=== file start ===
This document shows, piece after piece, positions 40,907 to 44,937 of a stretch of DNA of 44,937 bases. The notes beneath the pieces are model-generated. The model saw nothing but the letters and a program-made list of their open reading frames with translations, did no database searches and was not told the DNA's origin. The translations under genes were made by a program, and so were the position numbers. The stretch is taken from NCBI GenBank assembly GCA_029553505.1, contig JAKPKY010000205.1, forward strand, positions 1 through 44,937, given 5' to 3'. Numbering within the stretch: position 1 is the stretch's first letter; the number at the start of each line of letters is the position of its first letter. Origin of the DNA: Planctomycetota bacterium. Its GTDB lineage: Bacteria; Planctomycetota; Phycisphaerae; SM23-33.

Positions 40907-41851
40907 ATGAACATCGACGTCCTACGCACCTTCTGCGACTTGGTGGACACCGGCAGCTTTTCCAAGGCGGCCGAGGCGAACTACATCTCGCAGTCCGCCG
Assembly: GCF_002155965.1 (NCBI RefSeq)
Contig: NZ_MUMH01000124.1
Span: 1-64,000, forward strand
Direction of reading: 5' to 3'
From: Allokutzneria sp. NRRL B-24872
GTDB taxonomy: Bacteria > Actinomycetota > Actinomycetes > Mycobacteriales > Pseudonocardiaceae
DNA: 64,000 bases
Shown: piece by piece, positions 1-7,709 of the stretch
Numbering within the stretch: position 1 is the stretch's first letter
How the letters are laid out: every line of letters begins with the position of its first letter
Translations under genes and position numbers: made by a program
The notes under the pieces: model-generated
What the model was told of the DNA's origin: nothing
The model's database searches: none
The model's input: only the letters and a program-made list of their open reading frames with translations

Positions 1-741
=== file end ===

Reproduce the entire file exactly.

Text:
This document shows, piece after piece, positions 40,907 to 44,937 of a stretch of DNA of 44,937 bases. The notes beneath the pieces are model-generated. The model saw nothing but the letters and a program-made list of their open reading frames with translations, did no database searches and was not told the DNA's origin. The translations under genes were made by a program, and so were the position numbers. The stretch is taken from NCBI GenBank assembly GCA_029553505.1, contig JAKPKY010000205.1, forward strand, positions 1 through 44,937, given 5' to 3'. Numbering within the stretch: position 1 is the stretch's first letter; the number at the start of each line of letters is the position of its first letter. Origin of the DNA: Planctomycetota bacterium. Its GTDB lineage: Bacteria; Planctomycetota; Phycisphaerae; SM23-33.

Positions 40907-41851
40907 ATGAACATCGACGTCCTACGCACCTTCTGCGACTTGGTGGACACCGGCAGCTTTTCCAAGGCGGCCGAGGCGAACTACATCTCGCAGTCCGCCG
Assembly: GCF_002155965.1 (NCBI RefSeq)
Contig: NZ_MUMH01000124.1
Span: 1-64,000, forward strand
Direction of reading: 5' to 3'
From: Allokutzneria sp. NRRL B-24872
GTDB taxonomy: Bacteria > Actinomycetota > Actinomycetes > Mycobacteriales > Pseudonocardiaceae
DNA: 64,000 bases
Shown: piece by piece, positions 1-7,709 of the stretch
Numbering within the stretch: position 1 is the stretch's first letter
How the letters are laid out: every line of letters begins with the position of its first letter
Translations under genes and position numbers: made by a program
The notes under the pieces: model-generated
What the model was told of the DNA's origin: nothing
The model's database searches: none
The model's input: only the letters and a program-made list of their open reading frames with translations

Positions 1-741